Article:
Blockchain Patent Report 2023

Published: 7 months ago Last edit: 3 months ago
Table of contents

    Executive Summary

    • China accounts for 90% of all blockchain patent applications in 2023 and 68% of all blockchain patents granted since 2009
    • In 2023, the number of patent filings is projected to decline by 70% compared to 2022
    • The US has seen a 10x drop in blockchain patent filings

    The year 2023 marks a significant shift in the blockchain patent landscape. In 2023, the number of patent filings is projected to decline by 70% compared to 2022. This downward trend signals a potential cooling off in the blockchain patent space, with China remaining the primary driver of filings.

    The global trend in blockchain patent filings has been downward since 2020. After peaking at 13,706 filings in 2020, the numbers have been steadily declining, with the actual number for August 2023 of 1,644 filings and a projected total of 2,818 in 2023. 

    China continues to dominate the blockchain patent landscape, with 43,937 filings since 2009 and 68% of all blockchain patents granted. However, even China has not been immune to the global downturn, with a significant drop in filings from 7,747 in 2022 to a projected 2,526 by the end of 2023. The patent filling numbers in most other countries are even lower, so 90% of blockchain patent filings are coming from China this year.

    The United States, once a major player in the blockchain patent space, has seen abig reduction in filings in 2023 compared to 2022. With only 51 filings in 2023, compared to 585 in 2022, the blockchain patent landscape in the United States appears to be in fast decline.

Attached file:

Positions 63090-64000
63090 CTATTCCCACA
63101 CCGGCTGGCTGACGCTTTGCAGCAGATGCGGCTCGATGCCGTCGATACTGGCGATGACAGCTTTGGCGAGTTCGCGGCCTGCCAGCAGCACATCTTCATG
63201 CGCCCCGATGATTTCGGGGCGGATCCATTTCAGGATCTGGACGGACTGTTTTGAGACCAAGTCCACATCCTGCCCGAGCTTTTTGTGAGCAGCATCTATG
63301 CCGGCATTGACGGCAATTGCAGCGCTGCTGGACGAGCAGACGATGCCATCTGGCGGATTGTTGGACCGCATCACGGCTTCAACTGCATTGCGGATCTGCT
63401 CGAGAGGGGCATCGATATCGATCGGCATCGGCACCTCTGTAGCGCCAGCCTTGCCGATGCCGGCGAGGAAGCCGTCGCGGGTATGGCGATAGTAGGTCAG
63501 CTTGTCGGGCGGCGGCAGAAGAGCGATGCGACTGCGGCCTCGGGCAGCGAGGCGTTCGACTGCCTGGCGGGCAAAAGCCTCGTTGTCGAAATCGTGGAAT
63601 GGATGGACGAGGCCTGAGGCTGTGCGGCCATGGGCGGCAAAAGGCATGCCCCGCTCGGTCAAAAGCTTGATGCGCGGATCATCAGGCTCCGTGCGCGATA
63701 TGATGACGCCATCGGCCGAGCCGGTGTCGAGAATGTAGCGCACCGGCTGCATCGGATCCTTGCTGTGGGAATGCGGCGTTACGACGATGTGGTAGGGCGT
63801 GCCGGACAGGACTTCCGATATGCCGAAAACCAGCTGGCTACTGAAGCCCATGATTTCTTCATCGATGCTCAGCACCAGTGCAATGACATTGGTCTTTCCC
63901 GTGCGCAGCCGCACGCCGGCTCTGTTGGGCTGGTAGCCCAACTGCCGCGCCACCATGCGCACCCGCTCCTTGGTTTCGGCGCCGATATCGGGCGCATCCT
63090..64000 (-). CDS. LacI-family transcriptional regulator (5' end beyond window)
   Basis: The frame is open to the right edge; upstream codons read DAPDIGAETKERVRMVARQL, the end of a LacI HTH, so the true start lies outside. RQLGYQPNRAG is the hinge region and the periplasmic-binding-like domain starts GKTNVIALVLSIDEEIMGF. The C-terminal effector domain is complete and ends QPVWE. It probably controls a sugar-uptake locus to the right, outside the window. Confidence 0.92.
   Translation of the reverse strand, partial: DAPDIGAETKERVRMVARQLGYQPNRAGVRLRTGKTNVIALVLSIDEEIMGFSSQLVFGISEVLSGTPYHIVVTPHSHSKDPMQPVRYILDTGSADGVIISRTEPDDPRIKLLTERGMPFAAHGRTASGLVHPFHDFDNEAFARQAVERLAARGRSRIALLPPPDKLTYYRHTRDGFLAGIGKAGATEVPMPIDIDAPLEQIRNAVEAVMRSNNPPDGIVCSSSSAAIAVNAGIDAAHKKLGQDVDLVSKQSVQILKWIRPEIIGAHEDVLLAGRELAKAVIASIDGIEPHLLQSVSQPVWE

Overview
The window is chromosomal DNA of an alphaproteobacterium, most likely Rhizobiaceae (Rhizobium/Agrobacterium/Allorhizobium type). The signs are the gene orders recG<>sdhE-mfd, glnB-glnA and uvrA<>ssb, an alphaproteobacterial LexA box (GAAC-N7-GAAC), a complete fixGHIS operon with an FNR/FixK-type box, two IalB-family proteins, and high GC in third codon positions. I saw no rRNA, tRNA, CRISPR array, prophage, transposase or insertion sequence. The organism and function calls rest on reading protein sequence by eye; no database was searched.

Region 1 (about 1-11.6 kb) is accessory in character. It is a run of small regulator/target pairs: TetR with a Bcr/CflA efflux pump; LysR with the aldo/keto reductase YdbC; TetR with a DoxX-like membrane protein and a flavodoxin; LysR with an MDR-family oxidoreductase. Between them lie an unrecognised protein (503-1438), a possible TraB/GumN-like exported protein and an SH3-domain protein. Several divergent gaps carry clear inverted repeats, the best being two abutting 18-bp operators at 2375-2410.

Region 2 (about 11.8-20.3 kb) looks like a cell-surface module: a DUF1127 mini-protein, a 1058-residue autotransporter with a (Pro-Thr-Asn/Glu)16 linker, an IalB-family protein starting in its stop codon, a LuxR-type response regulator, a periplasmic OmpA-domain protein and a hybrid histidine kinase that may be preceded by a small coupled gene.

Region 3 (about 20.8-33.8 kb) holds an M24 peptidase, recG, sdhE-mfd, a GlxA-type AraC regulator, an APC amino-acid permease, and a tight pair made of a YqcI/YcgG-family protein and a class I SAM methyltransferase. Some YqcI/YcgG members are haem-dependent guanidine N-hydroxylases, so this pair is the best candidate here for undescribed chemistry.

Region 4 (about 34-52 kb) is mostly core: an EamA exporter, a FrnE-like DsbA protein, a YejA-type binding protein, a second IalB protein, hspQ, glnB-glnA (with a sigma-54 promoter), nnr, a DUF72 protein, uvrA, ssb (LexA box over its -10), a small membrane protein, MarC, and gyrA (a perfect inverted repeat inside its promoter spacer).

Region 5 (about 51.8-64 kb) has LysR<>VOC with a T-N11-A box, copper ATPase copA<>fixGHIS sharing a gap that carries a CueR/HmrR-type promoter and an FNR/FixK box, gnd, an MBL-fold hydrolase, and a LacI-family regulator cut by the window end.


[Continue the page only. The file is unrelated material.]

South Korea, with a total of 4,562 filings since 2009, has also seen a decrease in filings, from 289 in 2022 to a projected 29 in 2023. Other countries, including Japan and Taiwan, have also seen a decline in filings.

     

    Blockchain patents granted in 2023: A global overview

    In 2023, the number of blockchain patents granted across the globe is projected to reach an all-time high of over 5,000, bringing the total number of patents granted this year to nearly 14,000. But, as mentioned, this year, there has been a 70% drop in patent filings compared to 2022. This difference can be attributed to the fact that it typically takes between 1 and 3 years for a patent filing to be granted. 

    China’s dominance in blockchain patents

    China continues to lead the world in the number of granted blockchain patents, with a staggering 9,482 patents granted. This accounts for nearly 68% of all blockchain patents granted worldwide, highlighting China’s dominance in blockchain technology.

    “Social tracking is part of the trifecta of Industry 4.0, the future of finance and social scoring,” said Sergiu Hamza, referring to the simultaneous advance of AI, blockchain, machine learning, and cloud technology, in an interview for Decrypt

    The Chinese government’s supportive stance towards blockchain technology and the country’s robust tech industry has undoubtedly contributed to this high number.

    US and South Korea

    Following 🇨🇳China, the 🇺🇸 United States and 🇰🇷South Korea have the next highest numbers of granted blockchain patents, with 1,823 and 1,650, respectively. These figures reflect the countries’ ongoing commitment to fostering innovation in the blockchain sector. Despite a significant drop in patent filings in the US, the number of granted patents remains high.

    Other notable countries

    🇹🇼Taiwan, 🇯🇵Japan, and 🇦🇺Australia also have numerous granted blockchain patents, with 262, 240, and 220, respectively. These countries are making significant strides in the blockchain sector. Other countries with noteworthy numbers include 🇷🇺Russia (86), the European Patent Office (75), 🇪🇸Spain (39), and 🇳🇱 the Netherlands (24).

    Blockchain Patents by Region

    The global landscape of blockchain patent filings and grants has significantly shifted towards Asia. The regional distribution of these patents provides a fascinating insight into blockchain technology’s global adoption and development. In this chapter, we delve into the regional analysis of blockchain patent filings and grants for 2023.